As a digital storyteller, you’ll find yourself right in the middle of a highly competitive, fast-paced and constantly evolving profession. That’s why it’s critical that you immerse yourself in learning every creative and production phase—from concept through delivery. In our program you’ll start with fundamentals in drawing, composition, color, and design. From there, you can learn to express your ideas in pictures and words. You can create the characters and their stories, then bring them to life in the worlds they inhabit. You can compose the shots and sequences of action, then edit it into a presentation ready for any screen. You’ll work with the same kinds of technology professionals use. You’ll be challenged with assignments drawn from the real world, and you’ll collaborate with your peers, just as you would in a production studio. See our gainful employment pages for possible careers that match the program that interests you.

Meet Our Alumni

  • amanda_burnham

    Amanda Burnham

    Graphic & Web Design , 2008

    "[My education] prepared me for the actual process of developing a website. With the instructors checking in at every milestone of the project, it simulated client interaction and feedback."

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    Amanda Burnham

    Director of Web Design and Development for Monster Design Company

    Amanda Burnham is the director of web design and development for Monster Design Company. She oversees all incoming web projects and manages workflow, design, development, and intern work. “I've worked for Monster Design Company since my 2011 [which was] my first year attending The Art Institute of California—San Francisco. I was lucky to be [hired on] before I finished my degree. I also work freelance on the side.” Amanda adds that a typical workday includes checking the job board, organizing projects by priority, and delegating as needed. She’s focused on completing jobs before deadline.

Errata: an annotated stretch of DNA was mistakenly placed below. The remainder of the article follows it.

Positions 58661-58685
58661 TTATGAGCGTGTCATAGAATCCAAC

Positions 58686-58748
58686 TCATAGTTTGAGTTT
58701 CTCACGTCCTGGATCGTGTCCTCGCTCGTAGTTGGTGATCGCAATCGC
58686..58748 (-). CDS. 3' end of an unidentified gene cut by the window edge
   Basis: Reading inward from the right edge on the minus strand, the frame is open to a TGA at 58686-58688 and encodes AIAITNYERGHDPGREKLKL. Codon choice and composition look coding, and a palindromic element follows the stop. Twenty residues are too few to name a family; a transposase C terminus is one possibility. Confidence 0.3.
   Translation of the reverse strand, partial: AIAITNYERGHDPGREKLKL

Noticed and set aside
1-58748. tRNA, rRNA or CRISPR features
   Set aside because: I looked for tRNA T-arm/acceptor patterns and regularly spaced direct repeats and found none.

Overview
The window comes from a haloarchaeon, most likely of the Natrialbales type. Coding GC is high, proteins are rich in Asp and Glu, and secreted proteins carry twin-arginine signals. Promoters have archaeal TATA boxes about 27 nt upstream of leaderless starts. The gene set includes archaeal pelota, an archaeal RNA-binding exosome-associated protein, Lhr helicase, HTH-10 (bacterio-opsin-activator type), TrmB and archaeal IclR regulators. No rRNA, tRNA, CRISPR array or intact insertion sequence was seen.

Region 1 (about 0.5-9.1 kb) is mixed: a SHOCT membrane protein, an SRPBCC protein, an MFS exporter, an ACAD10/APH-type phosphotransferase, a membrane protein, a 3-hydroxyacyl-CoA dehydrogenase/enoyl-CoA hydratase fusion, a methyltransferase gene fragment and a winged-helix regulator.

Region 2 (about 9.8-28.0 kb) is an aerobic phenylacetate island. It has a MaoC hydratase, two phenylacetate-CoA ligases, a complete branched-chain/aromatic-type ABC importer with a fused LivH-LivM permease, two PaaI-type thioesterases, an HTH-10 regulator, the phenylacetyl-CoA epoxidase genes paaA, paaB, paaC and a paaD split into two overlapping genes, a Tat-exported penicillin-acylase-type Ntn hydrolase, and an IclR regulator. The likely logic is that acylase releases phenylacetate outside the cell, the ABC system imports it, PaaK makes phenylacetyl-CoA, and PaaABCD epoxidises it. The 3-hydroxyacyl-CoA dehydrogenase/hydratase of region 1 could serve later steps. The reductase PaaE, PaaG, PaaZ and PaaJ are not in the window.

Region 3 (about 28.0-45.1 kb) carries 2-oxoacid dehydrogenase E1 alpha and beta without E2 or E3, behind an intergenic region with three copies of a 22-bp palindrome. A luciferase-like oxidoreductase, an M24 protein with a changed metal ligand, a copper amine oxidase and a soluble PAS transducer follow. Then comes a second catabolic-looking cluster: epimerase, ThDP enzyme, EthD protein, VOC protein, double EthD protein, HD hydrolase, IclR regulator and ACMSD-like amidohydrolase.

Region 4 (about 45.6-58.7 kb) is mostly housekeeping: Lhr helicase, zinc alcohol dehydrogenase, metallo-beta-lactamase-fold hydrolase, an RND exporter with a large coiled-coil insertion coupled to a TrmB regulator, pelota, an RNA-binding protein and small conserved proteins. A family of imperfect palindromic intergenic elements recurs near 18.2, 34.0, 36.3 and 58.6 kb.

She understands that it’s easy to feel pressure during school but emphasizes to current students that school is only temporary. “Keep pushing, be professional, and put out only your best work. You never know who is watching and who could help you get a job in the future.”

    Amanda cites a challenge that she experienced in her work—when she had to customize a WordPress website for a client. “I had a client that wanted a portal for users to apply to be an agent for his company. I wanted to use a particular plugin to do this, but because of the highly sensitive information we were capturing, I needed to find a way to make it as secure as possible.” She researched and customized plugins to accomplish the task. “From my experience, there really isn't anything you can't do on the web. If you don't know how to do it, spend a few hours on Google and make a plan.”

    Amanda adds that her career is detail-oriented and that designers have to love what they do. “If you don't [love what you’re doing], you're not going to care very much about the quality of your work. Even with the ‘not so fun’ jobs or clients, you need to find the excitement in every job. Passion and dedication is what clients and employers notice.”

    She works in a small team environment, which has enabled her coworkers to become close friends. “Not only do we collaborate on many projects, but we also come up with our own crazy ideas for projects to do on the side. I think we all compliment each other very well.”

    Amanda, who in 2008 earned an Associate of Science in Graphic Design from The Art Institute of California—San Francisco, says that in school, she worked on web projects from start to finish. “It prepared me for the actual process of developing a website. With the instructors checking in at every milestone of the project, it simulated client interaction and feedback. Also, student feedback gave me many sets of eyes [on my work] and I believe made me a stronger designer.”

    See http://ge.artinstitutes.edu/programoffering/386 for program duration, tuition, fees and other costs, median debt, salary data, alumni success, and other important info.

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  • The Art Institute of California—San Francisco, a campus of Argosy University alumni Eric Drake

    Eric J. Drake

    Culinary Management , 2015

    "The knowledge and skills I gained in school [are used in my job] every single day."

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    Eric J. Drake

    Floor Manager at Bumble